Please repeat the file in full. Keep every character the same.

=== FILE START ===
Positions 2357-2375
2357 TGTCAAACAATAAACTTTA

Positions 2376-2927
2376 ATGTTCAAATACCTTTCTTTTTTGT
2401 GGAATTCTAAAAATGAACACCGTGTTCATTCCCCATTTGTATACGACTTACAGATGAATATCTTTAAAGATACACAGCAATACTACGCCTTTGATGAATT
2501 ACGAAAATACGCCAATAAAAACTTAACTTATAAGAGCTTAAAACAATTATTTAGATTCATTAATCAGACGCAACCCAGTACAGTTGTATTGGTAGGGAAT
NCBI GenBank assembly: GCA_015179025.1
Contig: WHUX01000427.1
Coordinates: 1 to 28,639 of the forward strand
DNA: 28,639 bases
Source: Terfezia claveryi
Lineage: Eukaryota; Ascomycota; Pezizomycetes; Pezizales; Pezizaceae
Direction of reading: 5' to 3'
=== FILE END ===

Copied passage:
Positions 2357-2375
2357 TGTCAAACAATAAACTTTA

Positions 2376-2927
2376 ATGTTCAAATACCTTTCTTTTTTGT
2401 GGAATTCTAAAAATGAACACCGTGTTCATTCCCCATTTGTATACGACTTACAGATGAATATCTTTAAAGATACACAGCAATACTACGCCTTTGATGAATT
2501 ACGAAAATACGCCAATAAAAACTTAACTTATAAGAGCTTAAAACAATTATTTAGATTCATTAATCAGACGCAACCCAGTACAGTTGTATTGGTAGGGAAT
NCBI GenBank assembly: GCA_015179025.1
Contig: WHUX01000427.1
Coordinates: 1 to 28,639 of the forward strand
DNA: 28,639 bases
Source: Terfezia claveryi
Lineage: Eukaryota; Ascomycota; Pezizomycetes; Pezizales; Pezizaceae
Direction of reading: 5' to 3'